“All right, listen,” Lorelin said, heaving a short sigh. “It’s too complicated to explain the whole thing right now. Professor Tellwyrn is temporarily absent, and your campus is under attack. Most of your classmates have been evacuated into the Crawl, where they should be safe, at least for the short term. Tellwyrn will be back before too long, and I’ve contacted Imperial Intelligence. Help is coming. But for right now, with you outside the protections of that chapel, you’re in more danger than any of the rest of the students. You need to get off the campus, quickly. Don’t go to the town, the— He has allies in Last Rock, and didn’t bring them up here, so I know they’re waiting below. You’re college kids, I’m sure you know someplace in the area to hide yourselves from official eyes? Don’t tell me where, just get there.”

“Just a moment.” Ravana held up a hand in a peremptory gesture to forestall both Lorelin and her fellows, Natchua and Addiwyn both having opened their mouths. The effect was somewhat ruined by Shaeine’s puppy leaning over to snuffle at her upraised hand.

Lorelin blinked, and squinted. Was that a baby hellhound? Well…that answered one question, and raised a whole host of others.

“Who, exactly, is leading the attack on the University?” Ravana asked calmly, lowering her hand out of the puppy’s reach.

“There’s no time—”

“Natchua, are you able to send a shadowbolt through any shield she can conjure?”

“Not directly,” the drow replied with a tiny, unpleasant smile. “But I know a dozen ways to crack a divine shield in less than four seconds. Then shadowbolts.”

“You see, madam,” Ravana said in that condescendingly pleasant tone aristocrats apparently learned in the nursery, “all we know is that you were engaged in trying to dig us out of our protected chapel and have a predilection for turning on your allies. There is little ground for trust, here. You will have to offer more than vague hints.”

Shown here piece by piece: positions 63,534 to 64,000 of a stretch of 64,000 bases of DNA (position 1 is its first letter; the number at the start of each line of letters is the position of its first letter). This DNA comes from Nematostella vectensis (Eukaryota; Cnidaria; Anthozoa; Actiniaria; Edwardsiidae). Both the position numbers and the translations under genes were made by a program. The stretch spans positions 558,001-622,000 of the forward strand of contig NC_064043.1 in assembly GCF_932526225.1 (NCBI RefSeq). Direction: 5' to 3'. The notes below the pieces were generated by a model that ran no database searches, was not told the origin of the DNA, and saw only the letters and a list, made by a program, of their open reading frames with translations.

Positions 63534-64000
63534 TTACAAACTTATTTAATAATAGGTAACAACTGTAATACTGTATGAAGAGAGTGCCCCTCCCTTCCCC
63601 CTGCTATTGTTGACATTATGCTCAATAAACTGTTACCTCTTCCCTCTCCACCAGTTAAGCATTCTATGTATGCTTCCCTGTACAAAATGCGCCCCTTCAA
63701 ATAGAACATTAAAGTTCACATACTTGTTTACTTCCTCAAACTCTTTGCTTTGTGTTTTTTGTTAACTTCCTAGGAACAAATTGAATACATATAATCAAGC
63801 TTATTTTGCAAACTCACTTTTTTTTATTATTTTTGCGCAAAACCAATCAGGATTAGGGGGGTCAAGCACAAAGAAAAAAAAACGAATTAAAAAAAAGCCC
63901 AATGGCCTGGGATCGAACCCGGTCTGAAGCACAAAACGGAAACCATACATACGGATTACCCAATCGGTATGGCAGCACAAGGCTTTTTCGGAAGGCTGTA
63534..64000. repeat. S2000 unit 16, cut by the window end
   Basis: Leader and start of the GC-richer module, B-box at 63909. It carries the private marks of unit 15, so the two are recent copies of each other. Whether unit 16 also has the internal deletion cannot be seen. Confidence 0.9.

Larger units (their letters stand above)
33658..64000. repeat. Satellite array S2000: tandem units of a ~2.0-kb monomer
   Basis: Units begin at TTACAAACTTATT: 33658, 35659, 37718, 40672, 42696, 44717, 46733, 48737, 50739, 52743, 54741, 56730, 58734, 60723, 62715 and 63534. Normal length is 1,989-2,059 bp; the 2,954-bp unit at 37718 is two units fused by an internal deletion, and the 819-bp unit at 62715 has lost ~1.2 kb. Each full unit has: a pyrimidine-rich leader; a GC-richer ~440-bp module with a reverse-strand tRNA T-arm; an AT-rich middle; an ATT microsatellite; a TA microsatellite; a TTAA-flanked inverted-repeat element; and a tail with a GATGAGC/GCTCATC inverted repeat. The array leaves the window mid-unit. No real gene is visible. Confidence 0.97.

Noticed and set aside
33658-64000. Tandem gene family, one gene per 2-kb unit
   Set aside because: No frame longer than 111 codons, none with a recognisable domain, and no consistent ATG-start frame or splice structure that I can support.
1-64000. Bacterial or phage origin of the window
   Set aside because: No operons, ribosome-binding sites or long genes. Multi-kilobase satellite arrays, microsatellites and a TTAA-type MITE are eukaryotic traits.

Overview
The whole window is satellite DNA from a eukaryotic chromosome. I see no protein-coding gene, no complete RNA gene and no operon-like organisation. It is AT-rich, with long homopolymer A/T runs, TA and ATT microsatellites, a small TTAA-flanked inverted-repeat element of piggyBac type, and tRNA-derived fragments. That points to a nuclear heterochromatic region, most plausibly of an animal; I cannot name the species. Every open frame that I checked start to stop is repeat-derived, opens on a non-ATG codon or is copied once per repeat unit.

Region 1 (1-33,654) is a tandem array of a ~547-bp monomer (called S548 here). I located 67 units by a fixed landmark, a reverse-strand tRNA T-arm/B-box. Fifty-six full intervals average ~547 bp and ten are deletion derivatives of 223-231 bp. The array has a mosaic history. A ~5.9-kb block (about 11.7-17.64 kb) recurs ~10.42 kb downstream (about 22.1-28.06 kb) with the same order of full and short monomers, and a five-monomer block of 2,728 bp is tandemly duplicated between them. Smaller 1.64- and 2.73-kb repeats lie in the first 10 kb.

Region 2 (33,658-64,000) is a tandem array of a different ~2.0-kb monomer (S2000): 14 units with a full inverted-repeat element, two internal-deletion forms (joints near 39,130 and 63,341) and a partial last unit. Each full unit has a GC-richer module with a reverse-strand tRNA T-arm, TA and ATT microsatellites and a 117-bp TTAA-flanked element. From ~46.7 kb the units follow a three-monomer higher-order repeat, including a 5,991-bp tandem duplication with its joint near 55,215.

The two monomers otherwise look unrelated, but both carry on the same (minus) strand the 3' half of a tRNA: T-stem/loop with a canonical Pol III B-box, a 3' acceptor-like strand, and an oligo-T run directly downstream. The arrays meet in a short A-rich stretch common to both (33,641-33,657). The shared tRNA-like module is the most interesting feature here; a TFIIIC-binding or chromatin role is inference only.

Lorelin let out a long, slow breath, controlling her expression. In the tension of the moment, she had actually not considered the sheer physical danger of her situation, but one of the drow was a fellow light-wielder of some skill, and apparently the other was a warlock. And, as Ravana pointed out, they had no reason to trust her. In this situation, they might well decide that blasting her was a preferable option to walking away.

Well, she’d handled worse. Unlike the Hand, at least these could be reasoned with. Hopefully. How much did they know? Best to play it safe, for now.

“About a month ago,” she said, deliberately glancing up the path to display nervousness, “the Hands of the Emperor began acting strange. Paranoid, aggressive, showing sudden magical abilities they’d never had before. Within a week they were back to normal, with the exception of one. He had been working with Tellwyrn on…your situation. Now, for whatever reason, he is obsessed with her and completely out of his mind. The Empire won’t acknowledge one of their Hands has gone rogue, so he is still acting with the Throne’s full authority until they can get here and put a stop to him. He is behind the attack on the campus, and is down in the Crawl with a Salyrite warlock, trying to dig your classmates out of the Grim Visage.”

She could tell already, even before she finished explaining: they knew. Ravana and Shaeine kept impassive, as she would expect from noblewomen, but Raolo and Addiwyn exchanged a satisfied glance and Natchua nodded slightly. Someone had not only awakened them with a fresh source of hellhound breath, but brought them up to date. Her instinct had been correct: trying to prevaricate would probably have led to a barrage of shadowbolts.

Belatedly, it occurred to Lorelin the only likely source of up-to-date intelligence and hellhounds who could get in and out of Tellwyrn’s heavily-defended chapel without disrupting its wards. Well, Shaeine was involved with Vadrieny’s host, after all…